The game where everything changes with every move.
Simple to learn, very hard to master.
The original board game Proteus was reviewed by Games Magazine in April of 1983. Here's what the editor, R. Wayne Schmittberger, wrote:
PROTEUS (2 players):
At last someone has devised a challenging game for a 3x3 board, and this one has the unique twist that the rules are constantly changing.
The board is initially empty. Two players take turns filling its nine squares with nine colored "space" tiles and two contrasting sets of three playing pieces each. When all tiles and pieces are on the board, each player in turn either moves one of his pieces or transposes two tiles. The nine space tiles come in three shapes and three colors, each with a different rule of the game printed on one of its faces — three different ways to win, three different ways to move pieces, and three different requirements for transposing space tiles — but only one rule of each type is in effect at any given time. The "active" rules are shown on tiles that are face up, but certain moves require tiles to be flipped over, which brings new rules into play. Just as your opponent is about to get all his pieces onto triangular spaces, you may be able to change the object of the game from occupying three spaces of the same shape to occupying three spaces in a row.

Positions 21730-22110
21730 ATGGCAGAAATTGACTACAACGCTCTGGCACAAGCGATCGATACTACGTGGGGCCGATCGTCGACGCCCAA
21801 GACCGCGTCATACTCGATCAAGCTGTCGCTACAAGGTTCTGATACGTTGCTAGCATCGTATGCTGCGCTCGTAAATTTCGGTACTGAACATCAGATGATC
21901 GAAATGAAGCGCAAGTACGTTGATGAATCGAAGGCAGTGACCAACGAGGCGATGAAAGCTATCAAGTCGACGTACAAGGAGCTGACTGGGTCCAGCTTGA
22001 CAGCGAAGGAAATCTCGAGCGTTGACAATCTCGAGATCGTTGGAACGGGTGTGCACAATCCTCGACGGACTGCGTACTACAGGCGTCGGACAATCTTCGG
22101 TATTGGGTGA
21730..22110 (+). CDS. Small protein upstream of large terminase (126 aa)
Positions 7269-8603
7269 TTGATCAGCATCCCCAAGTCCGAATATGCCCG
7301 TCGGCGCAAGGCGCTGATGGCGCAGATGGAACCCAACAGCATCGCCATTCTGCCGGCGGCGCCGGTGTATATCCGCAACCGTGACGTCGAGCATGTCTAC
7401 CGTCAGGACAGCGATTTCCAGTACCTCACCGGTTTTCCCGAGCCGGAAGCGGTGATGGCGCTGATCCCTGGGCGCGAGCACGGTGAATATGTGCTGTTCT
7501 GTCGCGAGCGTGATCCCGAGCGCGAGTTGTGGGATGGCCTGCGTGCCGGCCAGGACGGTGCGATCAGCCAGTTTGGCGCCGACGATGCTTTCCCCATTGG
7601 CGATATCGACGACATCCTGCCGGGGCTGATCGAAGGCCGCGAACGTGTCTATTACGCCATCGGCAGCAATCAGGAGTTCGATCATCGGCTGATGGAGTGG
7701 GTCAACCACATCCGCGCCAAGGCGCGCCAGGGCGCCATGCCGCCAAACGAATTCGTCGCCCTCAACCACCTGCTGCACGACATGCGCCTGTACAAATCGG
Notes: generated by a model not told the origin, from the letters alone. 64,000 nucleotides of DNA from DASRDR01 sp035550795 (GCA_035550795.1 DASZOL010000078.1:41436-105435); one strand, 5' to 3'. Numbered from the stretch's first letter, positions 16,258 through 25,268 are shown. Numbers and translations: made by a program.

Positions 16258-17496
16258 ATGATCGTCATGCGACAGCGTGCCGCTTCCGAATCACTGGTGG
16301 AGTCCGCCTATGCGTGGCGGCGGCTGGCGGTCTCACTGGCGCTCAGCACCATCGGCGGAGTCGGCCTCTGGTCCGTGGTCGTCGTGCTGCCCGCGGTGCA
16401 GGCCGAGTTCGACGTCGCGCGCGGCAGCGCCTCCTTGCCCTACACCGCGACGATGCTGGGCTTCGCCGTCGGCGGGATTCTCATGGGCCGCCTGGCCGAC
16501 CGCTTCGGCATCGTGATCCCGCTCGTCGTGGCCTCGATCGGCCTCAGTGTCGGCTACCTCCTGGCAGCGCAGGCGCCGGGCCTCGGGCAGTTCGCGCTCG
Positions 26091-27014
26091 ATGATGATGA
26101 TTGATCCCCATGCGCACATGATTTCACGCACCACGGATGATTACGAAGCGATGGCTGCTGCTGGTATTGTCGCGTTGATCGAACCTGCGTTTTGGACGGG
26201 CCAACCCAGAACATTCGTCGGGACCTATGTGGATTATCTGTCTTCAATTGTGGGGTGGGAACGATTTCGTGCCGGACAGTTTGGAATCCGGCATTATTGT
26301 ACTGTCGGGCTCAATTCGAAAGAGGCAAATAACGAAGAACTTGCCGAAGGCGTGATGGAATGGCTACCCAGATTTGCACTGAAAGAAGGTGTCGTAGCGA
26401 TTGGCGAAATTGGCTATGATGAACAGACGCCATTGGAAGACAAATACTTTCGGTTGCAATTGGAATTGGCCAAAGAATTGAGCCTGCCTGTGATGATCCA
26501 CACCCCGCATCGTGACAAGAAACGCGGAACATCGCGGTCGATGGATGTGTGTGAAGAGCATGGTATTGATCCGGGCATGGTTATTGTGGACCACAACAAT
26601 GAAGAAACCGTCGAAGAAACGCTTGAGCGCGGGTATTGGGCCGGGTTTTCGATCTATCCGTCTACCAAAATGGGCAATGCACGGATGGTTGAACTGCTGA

It's very difficult to look more than one move ahead, and some strategists may find this a weakness in Proteus. Others, though, are sure to enjoy the game's sudden turns of fortune and unexpected climaxes. —R.W.S.
Proteus is a registered trademark of Michael Waitsman and Kadon Enterprises, Inc., used by Paul Nord for this app under exclusive license.